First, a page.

C. A bipartisan group of Congressional leaders called on Taiwan President Ma Ying-jeou in a letter to end his country’s unscientific restriction on U.S. beef exports.
In January, Taiwan began refusing U.S. beef shipments that contained trace amounts of ractopamine, a widely used feed ingredient that helps produce lean meat. Ractopamine is approved for safe use in animal feed in 26 countries, including the United States.
Senate Finance Committee Chairman Max Baucus (D-Mont.), Senate Finance Committee Ranking Member Orrin Hatch (R-Utah), House Ways and Means Committee Chairman Dave Camp (R-Mich.) and House Ways and Means Committee Ranking Member Sander Levin (D-Mich.) reaffirmed in the letter that scientific evidence clearly demonstrates the safety of U.S. beef and that “there is no food-safety justification for these actions.”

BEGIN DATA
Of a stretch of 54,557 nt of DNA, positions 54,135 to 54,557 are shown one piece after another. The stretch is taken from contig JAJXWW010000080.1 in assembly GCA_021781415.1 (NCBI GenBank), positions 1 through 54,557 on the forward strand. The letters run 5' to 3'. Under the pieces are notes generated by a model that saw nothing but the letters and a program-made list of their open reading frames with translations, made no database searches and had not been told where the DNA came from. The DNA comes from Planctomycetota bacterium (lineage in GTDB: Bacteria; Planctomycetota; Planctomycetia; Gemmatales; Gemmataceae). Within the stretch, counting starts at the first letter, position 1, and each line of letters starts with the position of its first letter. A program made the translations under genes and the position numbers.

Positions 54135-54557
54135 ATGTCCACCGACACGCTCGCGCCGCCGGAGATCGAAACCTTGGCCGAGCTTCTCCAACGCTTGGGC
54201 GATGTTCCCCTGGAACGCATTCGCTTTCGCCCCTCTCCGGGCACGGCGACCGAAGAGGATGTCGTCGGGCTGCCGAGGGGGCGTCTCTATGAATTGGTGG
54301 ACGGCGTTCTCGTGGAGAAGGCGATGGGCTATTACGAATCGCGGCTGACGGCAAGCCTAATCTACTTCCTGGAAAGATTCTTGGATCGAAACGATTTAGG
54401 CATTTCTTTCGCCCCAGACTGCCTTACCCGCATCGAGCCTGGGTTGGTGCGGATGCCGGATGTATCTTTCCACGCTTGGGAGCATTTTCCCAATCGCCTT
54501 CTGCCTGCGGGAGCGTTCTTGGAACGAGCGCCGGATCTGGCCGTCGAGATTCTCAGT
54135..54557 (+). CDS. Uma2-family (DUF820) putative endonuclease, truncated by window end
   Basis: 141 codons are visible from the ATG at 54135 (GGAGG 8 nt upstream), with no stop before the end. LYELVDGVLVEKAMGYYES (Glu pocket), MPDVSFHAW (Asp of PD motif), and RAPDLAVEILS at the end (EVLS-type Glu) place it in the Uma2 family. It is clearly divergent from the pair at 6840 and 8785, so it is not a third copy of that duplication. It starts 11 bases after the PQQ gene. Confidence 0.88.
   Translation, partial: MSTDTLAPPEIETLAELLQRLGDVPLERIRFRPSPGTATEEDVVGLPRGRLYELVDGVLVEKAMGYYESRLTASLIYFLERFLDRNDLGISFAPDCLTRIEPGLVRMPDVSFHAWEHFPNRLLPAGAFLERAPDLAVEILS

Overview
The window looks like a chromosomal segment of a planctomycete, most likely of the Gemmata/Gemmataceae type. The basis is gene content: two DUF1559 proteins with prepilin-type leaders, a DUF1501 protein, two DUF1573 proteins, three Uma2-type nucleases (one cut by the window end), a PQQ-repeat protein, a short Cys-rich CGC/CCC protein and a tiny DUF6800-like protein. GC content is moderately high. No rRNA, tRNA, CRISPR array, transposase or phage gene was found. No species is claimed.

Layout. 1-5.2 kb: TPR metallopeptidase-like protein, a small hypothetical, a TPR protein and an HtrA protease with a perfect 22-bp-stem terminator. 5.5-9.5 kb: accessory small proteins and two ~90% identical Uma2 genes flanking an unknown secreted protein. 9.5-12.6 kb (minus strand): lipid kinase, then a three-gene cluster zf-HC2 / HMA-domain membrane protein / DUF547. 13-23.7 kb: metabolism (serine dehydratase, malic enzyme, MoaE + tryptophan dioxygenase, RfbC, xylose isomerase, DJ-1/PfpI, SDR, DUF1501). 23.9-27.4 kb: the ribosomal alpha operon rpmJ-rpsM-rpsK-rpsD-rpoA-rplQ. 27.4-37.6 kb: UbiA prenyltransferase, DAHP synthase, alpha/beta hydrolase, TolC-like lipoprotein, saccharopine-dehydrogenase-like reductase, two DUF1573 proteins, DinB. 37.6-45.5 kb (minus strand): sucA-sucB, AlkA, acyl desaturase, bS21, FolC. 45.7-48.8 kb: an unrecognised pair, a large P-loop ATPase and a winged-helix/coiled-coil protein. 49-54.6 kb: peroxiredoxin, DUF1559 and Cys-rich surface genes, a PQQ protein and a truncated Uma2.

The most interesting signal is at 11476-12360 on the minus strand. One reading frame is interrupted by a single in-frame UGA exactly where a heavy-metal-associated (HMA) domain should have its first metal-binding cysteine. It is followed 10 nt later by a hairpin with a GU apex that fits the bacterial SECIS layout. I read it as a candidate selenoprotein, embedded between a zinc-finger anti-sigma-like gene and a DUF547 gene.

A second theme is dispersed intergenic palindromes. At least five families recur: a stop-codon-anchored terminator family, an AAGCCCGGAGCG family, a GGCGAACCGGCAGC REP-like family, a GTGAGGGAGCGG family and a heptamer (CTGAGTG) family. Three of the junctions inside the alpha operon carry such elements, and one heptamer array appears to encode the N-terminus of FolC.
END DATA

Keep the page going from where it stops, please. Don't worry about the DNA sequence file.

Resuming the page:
Taiwan’s Department of Health in 2007 notified the World Trade Organization that it intended to establish a maximum residue level (MRL) for ractopamine in cattle and swine. The trace amounts of ractopamine found last month on U.S. beef shipments were well below the MRL recommended by the Codex scientific committee and Taiwan’s own government agencies, and posed no threat to human health.
To view the letter in its entirety, visit the Senate Finance Committee’s website here
Source: American Meat Institute